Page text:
glChess is a core part of the Gnome Games package that contains small amusing games, ideal for a quick break. It is completely simple and straightforward to use, and offers little configuration options, no lessons or database of any kind, no edit position mode or analyzing abilities, no internet game and only one engine.
Although you can’t do much about the lack of advanced features, you can easily add more engines and make this little game more fun!
Launching glChess takes you on a ready-to-play game versus GNU Chess in easy mode. You can set some preferences concerning the game itself like the duration, side of choice, AI difficulty, and also some optical options like the fullscreen or 3D board mode.
Chess engines are basically programs that are designed to calculate chess positions and moves, and perform actions based on their strength and special configuration that can be about risk taking, position vs material decisions, use of opening book database, exchange ratio etc. All these, but especially the playing power, make each engine different, and give it a special playing character that makes it unique.
glChess includes GNU Chess as its default chess engine, but it can be used with any other CECP and Universal Chess Interface compatible software. This means that you can use glChess as an interface for these engines to use and play against you. This could add some pluralism in the answers of a standard play of yours, offer different tactical approaches for similar positions and generally enrich the experience you get from a chess application.
How to install?
The easiest way to install a chess engine for glChess is to search and get it from your distribution’s package manager. The other way to do it is to download every engine from its website and place the binary under /usr/games and glChess should see it and offer it as an option in the “Opposing Player” selection menu.
Some engines that work with glChess are: GNUChess, Sjeng, Amy, Crafty, Faile, Phalanx, Glaurung, HoiChess, Diablo, BBChess, Fruit, Amundsen, Stockfish, Toga II and Boo’s Chess Engine.
Stockfish is a very powerful open source engine developed by Tord Romstad. The latest 2.3.1 version is second among 364 engines in the Computer Chess Rating Lists with 3239 ELO running on an AMD Athlon 64 X2 4600+ (2.4 GHz).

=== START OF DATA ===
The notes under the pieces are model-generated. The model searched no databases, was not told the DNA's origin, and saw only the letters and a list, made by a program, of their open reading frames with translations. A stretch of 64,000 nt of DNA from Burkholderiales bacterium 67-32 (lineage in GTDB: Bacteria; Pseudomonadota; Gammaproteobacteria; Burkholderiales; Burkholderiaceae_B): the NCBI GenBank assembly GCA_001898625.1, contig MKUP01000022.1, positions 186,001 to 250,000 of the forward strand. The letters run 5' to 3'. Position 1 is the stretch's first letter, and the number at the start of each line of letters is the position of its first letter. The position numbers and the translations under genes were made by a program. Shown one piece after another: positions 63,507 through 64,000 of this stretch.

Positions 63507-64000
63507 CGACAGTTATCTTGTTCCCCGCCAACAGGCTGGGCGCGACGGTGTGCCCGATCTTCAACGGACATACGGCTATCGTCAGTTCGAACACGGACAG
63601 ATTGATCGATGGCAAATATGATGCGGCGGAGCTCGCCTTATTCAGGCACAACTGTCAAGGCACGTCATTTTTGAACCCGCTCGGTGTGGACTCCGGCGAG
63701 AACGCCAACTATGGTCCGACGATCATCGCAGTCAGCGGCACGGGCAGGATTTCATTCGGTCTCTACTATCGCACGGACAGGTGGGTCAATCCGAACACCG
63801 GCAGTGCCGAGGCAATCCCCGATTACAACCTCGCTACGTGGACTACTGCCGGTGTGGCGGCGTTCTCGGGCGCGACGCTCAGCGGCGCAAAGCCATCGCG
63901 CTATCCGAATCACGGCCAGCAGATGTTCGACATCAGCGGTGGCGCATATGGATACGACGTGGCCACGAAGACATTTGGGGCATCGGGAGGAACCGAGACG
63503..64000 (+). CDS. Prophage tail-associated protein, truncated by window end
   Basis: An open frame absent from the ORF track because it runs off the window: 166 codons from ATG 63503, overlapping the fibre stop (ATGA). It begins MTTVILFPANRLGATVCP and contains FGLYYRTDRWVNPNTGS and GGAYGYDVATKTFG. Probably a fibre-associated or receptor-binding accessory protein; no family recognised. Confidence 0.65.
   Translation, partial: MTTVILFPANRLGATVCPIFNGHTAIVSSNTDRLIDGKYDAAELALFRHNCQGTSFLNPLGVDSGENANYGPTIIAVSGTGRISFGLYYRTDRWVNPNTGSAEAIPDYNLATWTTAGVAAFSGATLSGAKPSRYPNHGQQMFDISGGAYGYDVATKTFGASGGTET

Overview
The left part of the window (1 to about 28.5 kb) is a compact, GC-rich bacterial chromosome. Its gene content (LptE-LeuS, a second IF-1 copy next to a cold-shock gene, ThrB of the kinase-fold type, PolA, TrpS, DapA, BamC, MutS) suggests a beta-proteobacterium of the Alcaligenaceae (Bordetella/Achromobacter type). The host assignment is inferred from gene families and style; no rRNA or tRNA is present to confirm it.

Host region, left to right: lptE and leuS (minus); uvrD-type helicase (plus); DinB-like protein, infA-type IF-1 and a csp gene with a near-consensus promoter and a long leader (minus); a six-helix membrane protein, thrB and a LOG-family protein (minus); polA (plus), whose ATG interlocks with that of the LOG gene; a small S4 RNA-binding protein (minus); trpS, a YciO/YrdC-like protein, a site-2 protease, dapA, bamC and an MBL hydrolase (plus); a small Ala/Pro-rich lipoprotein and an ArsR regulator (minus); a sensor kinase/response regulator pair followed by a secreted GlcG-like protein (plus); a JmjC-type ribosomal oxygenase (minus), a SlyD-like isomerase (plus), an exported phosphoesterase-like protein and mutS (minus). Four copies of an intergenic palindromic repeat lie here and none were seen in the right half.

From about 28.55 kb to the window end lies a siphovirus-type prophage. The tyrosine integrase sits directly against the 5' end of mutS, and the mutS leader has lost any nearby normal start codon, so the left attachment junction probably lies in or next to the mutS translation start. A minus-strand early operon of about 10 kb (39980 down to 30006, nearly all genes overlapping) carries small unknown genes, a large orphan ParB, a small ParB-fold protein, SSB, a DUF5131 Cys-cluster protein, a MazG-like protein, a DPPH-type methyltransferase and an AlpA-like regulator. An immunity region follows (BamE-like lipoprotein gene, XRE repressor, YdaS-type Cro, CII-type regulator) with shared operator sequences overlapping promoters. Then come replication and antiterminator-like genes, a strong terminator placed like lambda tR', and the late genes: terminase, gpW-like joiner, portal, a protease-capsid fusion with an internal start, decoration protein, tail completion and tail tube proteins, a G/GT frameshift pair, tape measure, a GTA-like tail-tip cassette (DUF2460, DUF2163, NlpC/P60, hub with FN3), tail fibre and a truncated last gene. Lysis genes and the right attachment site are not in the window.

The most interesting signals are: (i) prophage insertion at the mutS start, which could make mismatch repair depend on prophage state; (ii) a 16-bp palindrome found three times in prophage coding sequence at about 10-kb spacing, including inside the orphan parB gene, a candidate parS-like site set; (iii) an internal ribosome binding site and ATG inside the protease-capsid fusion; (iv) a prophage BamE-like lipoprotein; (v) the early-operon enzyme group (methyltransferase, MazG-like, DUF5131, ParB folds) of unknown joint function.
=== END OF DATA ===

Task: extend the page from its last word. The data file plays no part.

The program originated from another open source program by Romstad named Glaurung. Stockfish was forked from the 2.1 version of Glaurung and can theoretically use up to 32 CPUs! This chess engine is a true A-Class AI that offers similar or even greater power in some cases compared to commercial and costly engines.
Fruit chess engine proved its worth in the 2005 World Computer Championship were it came second, demonstrating at the same time a unique style of play that makes it a great addition to every chess engine collection.
Fruit comes with its own two opening books, which it can use in any GUI including glChess, and supports Nalimov Endgame Tablebases. You also won’t have any problems with time management issues as Fruit supports all time controls such as x moves in y minutes, or game in x minutes with increment.
Sjeng is a Belgian chess engine that was the base for the creation of the highly successful Deep Sjeng that won two World Computer Speed Chess championships in 2008 and 2009, and two Internet Computer Chess Tournaments in 2010 and 2011.
It is specialized in playing crazyhouse chess that involves 4 players on one board, and even gained the first place in the relevant category in ICC and FICS. Sjeng also plays bughouse, suicide, losers and giveaway. Who wouldn’t appreciate such a crazy engine?
Crafty is the old schooler, winner of the 1983 and 1986 World Computer Chess Championships. It is constantly improving getting stronger and stronger as years pass, and this was very much proved when it finished second in the 2010 Fifth Annual ACCA Americas’ Computer Chess Championships.
Crafty is a very strong, mature and stable engine that offers a solid opponent for every genius out there. It can take advantage of multicore processors and also uses Nalimov Endgame Tables.
GNU Chess is an open source chess engine created by the hands of Stuart Cracraft who initiated development in 1984. Other people stepped in and took their development in their hands releasing version 2,3,4 and 5. It was never considered especially powerful until version 6 that was released last year, based on Fruit!
Although version 5 branch is still under development and improvement by a team of people, version 6 is considered perfect for its high performance even on low specs machines, and its compatibility and stability.